Jasmine sales fail to bloom in Kochi; GST, demonetisation to blame, says Kerala trader

Favourable weather condition has the jasmine farmers expressing mixed emotion.

Published: 27th April 2018 09:20 PM  |   Last Updated: 28th April 2018 03:54 AM   |  A+A-

By Express News Service

KOCHI: Favourable weather condition has the jasmine farmers expressing mixed emotion. Though they are happy to see the bushes drooping heavy with the blooms, the price the flowers are fetching in the market is making them feel dejected. From selling at Rs 5,000 per kg in the previous months, the prices have fallen to Rs 400 per kg.

According to florists, unlike other flowers, especially the cut flowers like carnations, gladiolus, roses, lilies etc, that have a market throughout the year, jasmine finds takers only during festival season. “The festival season ended with Vishu and with it, the sales have dipped. We will have to now wait for Onam to see a huge spurt in sales,” said Bijoy, a florist at Fashion Flower Mart, Pookkaramukku.

He said the flowers are also in demand during occasions like weddings, funerals or festivals. “Regular sale is not a thing in the case of jasmine,” said Gopan, a florist from Vyttila.

Bijoy said the price leapt to Rs 5,000 when cultivation in Tamil Nadu got hit due to a dip in production areas. “Now, we have a surplus but no takers,” he added.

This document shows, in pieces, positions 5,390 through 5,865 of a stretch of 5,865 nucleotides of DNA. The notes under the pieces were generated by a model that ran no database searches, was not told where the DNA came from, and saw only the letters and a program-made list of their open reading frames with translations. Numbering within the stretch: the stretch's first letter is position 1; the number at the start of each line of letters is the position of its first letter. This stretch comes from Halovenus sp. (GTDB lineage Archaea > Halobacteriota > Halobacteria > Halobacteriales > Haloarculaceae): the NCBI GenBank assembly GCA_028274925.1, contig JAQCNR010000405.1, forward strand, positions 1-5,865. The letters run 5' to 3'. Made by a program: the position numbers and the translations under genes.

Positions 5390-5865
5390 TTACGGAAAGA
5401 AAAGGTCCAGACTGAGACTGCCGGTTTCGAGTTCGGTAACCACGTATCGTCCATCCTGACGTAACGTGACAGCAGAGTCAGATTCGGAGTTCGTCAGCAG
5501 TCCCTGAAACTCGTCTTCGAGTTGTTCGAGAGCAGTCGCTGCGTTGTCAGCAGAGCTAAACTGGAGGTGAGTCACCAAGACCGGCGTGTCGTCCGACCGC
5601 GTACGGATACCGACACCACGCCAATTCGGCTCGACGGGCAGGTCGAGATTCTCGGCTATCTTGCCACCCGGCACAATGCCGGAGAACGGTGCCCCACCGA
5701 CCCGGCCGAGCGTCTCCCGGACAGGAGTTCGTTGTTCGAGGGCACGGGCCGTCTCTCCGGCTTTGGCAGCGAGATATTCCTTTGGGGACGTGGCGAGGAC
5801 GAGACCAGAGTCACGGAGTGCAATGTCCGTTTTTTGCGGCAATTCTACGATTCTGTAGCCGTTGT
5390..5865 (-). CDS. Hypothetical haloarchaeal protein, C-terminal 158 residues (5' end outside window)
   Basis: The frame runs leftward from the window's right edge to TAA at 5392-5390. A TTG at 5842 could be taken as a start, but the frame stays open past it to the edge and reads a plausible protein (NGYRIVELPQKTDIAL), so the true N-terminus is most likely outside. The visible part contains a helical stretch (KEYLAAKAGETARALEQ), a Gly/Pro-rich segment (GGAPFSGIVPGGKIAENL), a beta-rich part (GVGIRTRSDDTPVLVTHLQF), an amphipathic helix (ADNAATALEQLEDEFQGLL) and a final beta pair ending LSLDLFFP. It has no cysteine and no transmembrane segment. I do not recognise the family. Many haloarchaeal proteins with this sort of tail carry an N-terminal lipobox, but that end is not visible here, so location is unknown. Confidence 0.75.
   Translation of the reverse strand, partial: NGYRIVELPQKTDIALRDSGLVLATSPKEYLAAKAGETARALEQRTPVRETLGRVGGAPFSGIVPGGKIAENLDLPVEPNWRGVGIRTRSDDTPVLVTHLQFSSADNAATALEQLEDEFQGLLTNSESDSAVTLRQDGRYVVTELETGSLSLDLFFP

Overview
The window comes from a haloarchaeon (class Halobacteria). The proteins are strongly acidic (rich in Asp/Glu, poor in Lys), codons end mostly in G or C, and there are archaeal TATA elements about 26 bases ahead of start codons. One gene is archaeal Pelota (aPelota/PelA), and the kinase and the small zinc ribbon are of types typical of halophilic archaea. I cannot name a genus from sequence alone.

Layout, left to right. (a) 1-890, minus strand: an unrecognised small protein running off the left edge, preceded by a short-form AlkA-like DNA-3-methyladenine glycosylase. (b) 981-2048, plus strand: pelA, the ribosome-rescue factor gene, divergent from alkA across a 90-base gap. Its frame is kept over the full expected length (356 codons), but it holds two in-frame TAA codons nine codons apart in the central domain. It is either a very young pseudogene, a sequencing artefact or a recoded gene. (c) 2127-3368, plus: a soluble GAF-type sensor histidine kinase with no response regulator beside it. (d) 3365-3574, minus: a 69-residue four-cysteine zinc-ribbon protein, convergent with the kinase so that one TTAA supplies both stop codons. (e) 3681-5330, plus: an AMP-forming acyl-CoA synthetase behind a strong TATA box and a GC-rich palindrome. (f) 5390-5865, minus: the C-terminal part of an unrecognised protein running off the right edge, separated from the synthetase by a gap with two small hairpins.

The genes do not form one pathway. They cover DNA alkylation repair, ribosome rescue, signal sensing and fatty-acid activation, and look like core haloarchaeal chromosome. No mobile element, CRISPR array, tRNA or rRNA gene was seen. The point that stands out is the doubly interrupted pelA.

However, customers said there is no uniformity in the prices. “Prices range from Rs 10 per cubit  near North Town hall to Rs 50 per cubit at Thevara junction,” said Rema, a teacher.

Each florist has something or the other to blame for a drop in sales. For Arumughan, a 50-year-old florist, GST and demonetisation are the culprits.

“We have been selling flowers for the past 25 years. The sales were good till the government introduced GST. Due to the combined effect of GST and demonetisation, we have lost a lot of customers,” he said.
A florist near Paramara temple said there are different varieties of jasmine. “The varieties that are in demand are kudamulla, jaathimulla and Bangloremulla. The flower commands prices as per the size of the buds. Most customers prefer buds. So we have to bring in the flowers packed in ice boxes. But this affects the quality, such that second quality flowers circulate in the market,” said Shashi, a wholesale dealer of jasmine.

He said jasmine has a short 15-day blooming period. “This proves to be detrimental to the traders. They have to offload the stock quickly or else face huge loss,” he added.


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